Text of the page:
Building upon the urban exploration of vacancy proposed in The Available City project by David Brown, nine Chicago-based teams present their own responses to the issue at stake. Employing drawings and models, each project investigates the architectural possibilities of vacancy, with a specific focus on the role of collective spaces and the relationships they can foster. Diverse in their location, scale, program, and aesthetic sensibility, these projects ultimately demonstrate that we can leverage vacancy to generate new architectural scenarios that have the potential to address current social and economic issues.
Sited on a quarter of a vacant block owned by the City of Chicago and made available for a planned unit development (PUD) is an aesthetically conceived interactive community of affordable housing created from recycled shipping containers. Six 25′ x 125′ city lots were replatted to form a sustainable enclave of diversely configured, artfully colored units with green roofs and solar panels.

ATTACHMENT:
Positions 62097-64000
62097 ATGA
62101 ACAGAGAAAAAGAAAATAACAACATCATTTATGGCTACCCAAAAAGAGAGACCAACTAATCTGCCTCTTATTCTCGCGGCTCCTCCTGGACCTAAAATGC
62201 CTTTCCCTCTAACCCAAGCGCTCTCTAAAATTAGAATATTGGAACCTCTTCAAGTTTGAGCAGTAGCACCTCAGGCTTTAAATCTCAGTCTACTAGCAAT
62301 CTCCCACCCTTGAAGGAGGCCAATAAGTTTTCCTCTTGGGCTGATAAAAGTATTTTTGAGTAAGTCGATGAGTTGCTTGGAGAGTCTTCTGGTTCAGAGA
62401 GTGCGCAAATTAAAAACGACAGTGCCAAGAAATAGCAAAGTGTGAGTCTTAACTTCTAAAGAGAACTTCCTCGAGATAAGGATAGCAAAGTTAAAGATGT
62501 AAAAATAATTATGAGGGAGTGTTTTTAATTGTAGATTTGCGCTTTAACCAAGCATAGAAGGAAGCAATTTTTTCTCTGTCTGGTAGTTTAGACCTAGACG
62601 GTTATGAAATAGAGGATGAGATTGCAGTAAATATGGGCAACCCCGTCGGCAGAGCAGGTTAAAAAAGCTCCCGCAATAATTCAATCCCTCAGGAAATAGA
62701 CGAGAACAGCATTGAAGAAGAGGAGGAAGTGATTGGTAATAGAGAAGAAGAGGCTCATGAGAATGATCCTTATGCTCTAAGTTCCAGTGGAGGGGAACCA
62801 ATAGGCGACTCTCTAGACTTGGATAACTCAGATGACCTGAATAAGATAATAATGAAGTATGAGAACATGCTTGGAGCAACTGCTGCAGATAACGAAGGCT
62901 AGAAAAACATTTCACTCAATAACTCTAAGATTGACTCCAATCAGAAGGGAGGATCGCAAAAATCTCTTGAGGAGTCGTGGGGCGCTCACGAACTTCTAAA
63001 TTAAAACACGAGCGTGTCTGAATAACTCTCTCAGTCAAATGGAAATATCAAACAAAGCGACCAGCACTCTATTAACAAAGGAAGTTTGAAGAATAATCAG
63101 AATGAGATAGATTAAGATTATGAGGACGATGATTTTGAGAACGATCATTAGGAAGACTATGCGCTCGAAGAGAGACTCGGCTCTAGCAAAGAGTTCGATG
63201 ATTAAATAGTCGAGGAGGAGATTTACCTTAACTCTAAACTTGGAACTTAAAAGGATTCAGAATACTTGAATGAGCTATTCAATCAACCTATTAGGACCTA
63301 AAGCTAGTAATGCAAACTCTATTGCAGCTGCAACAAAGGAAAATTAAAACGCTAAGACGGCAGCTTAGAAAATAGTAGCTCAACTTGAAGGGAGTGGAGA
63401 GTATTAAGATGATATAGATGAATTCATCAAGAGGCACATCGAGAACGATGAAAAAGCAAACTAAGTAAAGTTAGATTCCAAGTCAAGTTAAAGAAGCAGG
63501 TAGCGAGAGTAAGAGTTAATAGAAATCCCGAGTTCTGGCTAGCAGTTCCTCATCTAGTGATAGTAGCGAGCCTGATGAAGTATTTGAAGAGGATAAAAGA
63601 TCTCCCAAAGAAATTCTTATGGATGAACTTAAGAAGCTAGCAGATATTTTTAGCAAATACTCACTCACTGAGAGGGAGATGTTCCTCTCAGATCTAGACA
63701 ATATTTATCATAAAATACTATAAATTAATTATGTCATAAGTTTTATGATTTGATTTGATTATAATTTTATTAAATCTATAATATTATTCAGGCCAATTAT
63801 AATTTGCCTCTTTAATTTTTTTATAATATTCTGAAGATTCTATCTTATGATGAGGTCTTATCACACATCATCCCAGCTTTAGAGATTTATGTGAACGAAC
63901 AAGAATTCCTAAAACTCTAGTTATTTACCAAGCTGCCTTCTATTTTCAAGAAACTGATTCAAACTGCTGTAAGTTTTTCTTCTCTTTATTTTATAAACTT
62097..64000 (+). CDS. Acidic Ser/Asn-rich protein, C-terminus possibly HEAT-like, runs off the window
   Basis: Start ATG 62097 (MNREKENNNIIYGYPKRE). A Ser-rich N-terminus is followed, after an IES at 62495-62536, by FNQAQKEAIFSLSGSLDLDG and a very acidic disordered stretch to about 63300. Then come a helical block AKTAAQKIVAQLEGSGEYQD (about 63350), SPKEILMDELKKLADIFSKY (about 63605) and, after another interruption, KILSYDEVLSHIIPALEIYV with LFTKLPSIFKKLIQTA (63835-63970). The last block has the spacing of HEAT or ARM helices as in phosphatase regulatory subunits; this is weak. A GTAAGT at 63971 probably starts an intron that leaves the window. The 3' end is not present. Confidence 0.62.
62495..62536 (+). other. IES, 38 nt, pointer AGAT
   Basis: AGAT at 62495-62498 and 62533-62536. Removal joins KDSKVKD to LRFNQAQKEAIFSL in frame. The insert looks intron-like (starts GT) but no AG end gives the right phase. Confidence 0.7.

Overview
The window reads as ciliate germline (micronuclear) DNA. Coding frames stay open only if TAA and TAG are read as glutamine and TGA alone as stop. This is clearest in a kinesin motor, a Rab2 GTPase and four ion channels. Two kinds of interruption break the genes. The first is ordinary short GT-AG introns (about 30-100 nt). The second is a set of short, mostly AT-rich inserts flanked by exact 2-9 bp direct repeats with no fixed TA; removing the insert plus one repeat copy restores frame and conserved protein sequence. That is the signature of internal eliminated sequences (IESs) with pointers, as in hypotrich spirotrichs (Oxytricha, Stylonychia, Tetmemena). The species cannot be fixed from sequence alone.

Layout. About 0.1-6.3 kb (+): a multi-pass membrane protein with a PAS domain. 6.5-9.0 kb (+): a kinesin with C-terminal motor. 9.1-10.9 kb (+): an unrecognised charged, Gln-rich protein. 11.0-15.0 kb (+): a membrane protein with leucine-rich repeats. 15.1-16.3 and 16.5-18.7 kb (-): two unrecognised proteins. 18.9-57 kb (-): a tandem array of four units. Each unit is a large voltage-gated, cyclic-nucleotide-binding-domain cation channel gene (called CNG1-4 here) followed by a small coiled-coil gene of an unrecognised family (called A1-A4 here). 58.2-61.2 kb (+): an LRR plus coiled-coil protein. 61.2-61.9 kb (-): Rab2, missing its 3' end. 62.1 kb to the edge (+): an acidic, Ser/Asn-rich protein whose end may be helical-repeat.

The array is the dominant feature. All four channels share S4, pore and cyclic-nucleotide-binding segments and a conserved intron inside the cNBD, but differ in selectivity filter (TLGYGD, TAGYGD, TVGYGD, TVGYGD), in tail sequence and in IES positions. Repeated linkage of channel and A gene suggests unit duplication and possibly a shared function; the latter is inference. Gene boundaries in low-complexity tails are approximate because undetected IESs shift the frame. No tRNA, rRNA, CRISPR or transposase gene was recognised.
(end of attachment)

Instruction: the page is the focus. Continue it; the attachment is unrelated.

The parcel is ringed with thickets of shrubs and small trees, providing nesting sites, shelter, and a food source for wildlife. On the remaining land, a Great Plains ecosystem of native prairie grasses and plants provides habitat for endangered pollinators such as hummingbirds, bees, and butterflies. Centered within this Tall Grass Prairie is a communal gathering place with a sand box and a fire pit. Bicycle and recycling containers, a greenhouse, and a half basketball court provide community support facilities.
Tigerman McCurry Architects
Margaret McCurry assisted by Margaret Sullivan.